The Late, Great Amy Winehouse once sung that “love is a losing game,” and no truer words have been sung since Love has its ways of biting you in the ass after what may seem to be years of greatness and gushiness. The constant about love is that you can’t choose whom to love (usually). When something natural comes about, there are little to no ways to fighting it – frankly, why bother? Regardless of your situation, which may be the traditional magnanimous relationship, there can be one person to come around and completely screw that up (unless things were already screwed) for the better. That is the case when it comes to Carol, as it looks into the lives of two women whom became lovers amongst their own independent situations. Love is about taking a leap of faith into another person and hoping they catch you with open arms, and more often than not, it works out, so shoot your shot, kids.
The setting of this movie predates (decades) the aforementioned piece of advice, so they had a different way of saying “go for it,” and thus Cate Blanchett & Rooney Mara show off how important it is (and at times reckless) to really go with your own feelings to ensure your happiness, which is what I find a lot of people not exactly comfortable doing these days. They tend to find more than one reason as to why they can’t like the person, but then you never know you could be missing out on someone because one personality trait or one genetic characteristic isn’t up to par, but this isn’t a rant, it’s a review. This movie also showed the continued theme of opposites attracting each other, because where you have Therese (Rooney), whom is more shy & meek, and Carol – the confident, bold and strikingly beautiful woman in the room, they find common ground for their love, which wouldn’t often happen, but then again, no one is out of anyone’s league. The heart knows above all what it wants.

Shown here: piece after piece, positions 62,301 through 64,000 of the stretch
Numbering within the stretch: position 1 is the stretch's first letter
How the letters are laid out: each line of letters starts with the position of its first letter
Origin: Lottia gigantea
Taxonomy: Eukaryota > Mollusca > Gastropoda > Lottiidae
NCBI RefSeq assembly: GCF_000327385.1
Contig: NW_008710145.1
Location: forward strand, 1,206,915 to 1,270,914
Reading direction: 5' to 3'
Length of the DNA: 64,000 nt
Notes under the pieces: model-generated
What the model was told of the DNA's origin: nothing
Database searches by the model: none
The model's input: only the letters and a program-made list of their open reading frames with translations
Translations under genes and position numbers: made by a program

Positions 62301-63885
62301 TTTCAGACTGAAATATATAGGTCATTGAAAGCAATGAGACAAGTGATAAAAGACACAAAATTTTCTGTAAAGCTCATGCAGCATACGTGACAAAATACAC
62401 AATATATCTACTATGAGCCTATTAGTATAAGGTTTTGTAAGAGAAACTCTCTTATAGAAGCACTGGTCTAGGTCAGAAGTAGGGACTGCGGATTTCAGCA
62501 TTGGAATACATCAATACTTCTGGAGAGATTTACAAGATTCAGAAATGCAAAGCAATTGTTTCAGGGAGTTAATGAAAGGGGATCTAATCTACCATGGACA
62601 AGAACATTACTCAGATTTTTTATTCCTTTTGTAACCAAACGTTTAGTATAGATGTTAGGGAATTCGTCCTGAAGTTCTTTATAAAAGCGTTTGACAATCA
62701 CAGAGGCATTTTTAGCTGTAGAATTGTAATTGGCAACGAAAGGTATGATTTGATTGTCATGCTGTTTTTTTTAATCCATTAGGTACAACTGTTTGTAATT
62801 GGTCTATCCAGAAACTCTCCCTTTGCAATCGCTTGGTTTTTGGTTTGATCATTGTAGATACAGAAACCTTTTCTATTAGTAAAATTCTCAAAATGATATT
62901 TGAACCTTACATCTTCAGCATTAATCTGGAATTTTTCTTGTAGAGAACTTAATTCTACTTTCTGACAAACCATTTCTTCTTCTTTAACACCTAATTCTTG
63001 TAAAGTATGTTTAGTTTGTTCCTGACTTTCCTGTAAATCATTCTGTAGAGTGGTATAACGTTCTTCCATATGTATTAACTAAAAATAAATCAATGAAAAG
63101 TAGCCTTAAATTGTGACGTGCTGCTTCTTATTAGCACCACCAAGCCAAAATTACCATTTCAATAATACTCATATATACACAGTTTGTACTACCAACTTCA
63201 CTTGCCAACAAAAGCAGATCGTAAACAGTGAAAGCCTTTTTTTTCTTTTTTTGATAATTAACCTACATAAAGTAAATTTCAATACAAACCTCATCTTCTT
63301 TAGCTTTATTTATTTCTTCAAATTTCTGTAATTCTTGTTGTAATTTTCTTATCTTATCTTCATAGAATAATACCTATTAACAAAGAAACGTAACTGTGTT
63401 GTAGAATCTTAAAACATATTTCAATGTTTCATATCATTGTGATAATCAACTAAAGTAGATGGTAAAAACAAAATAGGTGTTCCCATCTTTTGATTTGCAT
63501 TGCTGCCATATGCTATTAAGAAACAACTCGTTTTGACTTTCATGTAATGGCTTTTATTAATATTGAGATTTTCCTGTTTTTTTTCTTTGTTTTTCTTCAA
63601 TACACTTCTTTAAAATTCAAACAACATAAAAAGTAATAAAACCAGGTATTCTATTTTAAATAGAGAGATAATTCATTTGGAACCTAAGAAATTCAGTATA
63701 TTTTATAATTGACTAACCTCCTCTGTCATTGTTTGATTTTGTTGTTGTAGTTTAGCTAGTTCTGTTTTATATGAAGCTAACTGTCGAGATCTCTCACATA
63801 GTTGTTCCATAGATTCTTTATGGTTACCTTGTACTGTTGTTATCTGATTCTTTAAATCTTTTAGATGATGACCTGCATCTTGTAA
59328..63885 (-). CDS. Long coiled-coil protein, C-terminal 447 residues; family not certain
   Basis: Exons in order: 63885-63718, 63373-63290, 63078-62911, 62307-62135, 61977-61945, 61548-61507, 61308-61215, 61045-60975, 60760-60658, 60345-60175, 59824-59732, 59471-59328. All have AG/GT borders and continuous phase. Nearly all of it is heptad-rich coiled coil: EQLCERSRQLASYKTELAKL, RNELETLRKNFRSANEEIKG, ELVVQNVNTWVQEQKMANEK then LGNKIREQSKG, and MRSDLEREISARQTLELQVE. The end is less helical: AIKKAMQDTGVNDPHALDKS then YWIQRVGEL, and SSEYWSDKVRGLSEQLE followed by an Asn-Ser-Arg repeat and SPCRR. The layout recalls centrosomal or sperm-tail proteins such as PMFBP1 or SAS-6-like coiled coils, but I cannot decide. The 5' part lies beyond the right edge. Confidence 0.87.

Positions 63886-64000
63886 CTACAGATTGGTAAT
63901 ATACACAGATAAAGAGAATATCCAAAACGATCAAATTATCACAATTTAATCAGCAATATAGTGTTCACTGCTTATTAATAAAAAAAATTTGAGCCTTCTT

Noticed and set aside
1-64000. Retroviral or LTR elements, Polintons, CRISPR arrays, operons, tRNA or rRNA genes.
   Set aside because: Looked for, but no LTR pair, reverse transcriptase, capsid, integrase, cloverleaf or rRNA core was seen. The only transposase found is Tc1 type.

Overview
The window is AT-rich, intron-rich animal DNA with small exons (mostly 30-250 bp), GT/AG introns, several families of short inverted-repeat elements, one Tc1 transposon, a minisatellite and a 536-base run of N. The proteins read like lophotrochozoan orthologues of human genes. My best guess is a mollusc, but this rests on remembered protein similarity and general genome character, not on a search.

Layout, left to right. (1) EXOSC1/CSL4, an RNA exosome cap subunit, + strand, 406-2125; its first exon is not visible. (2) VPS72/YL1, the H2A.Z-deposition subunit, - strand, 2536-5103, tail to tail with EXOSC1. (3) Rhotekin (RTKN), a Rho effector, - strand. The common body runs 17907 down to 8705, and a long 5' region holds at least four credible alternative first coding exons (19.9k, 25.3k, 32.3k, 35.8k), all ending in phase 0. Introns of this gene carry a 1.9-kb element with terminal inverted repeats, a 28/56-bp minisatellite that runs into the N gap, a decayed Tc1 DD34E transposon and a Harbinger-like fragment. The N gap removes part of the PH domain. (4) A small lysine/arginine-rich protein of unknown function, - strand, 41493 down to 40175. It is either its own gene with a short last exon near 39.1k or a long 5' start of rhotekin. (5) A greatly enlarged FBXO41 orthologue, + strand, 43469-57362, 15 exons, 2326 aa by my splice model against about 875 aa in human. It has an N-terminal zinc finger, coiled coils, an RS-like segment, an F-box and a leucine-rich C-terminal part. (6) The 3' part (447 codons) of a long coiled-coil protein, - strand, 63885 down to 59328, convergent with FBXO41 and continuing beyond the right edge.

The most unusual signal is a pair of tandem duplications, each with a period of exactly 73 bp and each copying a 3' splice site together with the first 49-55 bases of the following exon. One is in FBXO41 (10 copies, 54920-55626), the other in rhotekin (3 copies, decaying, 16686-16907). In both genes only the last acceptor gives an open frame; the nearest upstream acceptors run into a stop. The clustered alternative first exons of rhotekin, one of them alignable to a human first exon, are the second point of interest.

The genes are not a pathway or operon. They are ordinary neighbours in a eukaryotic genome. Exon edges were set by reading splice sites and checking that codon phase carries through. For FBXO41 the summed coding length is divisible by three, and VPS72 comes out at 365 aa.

Movies that are heavy in dialogue and have a slower pace (or ‘talkies’) usually go one of two ways. They can be incredulously boring or they can be flat out interesting. I thought that this would be boring, but it turns out that the direction and the storyline which was elegantly detailed in a feel good type of way with its own struggles, kept me intrigued as it went along. Rooney Mara is a young actress who is already proving that she’s going to be in the game for a long time, because she’s so diverse with her roles. How can one go from The Social Network, to The Girl With The Dragon Tattoo, to Side Effects, and now Carol that has Oscar implications? She’s really talented, and it shows in almost every movie that she appears in. Cate Blanchett has already been established in the acting world, but it still feels as though she’s underrated, and I don’t know how (I mean, she’s only won 2 Oscars, but whatever). There’s a good story here that makes you root for the ladies in their quest for their own happiness between them while dealing with trying to escape their problems that they have to face with their respective men (we’re not that bad are we?). As I said, movies like this can be an acquired taste, but it’s a good movie for a date or if you feel like waiting for it on Netflix, that can be done too. It has a ‘classic’ appeal to it, but that’s for time to be the judge. But for now, this is my opinion, this is my review
That’s My Word & It STiXX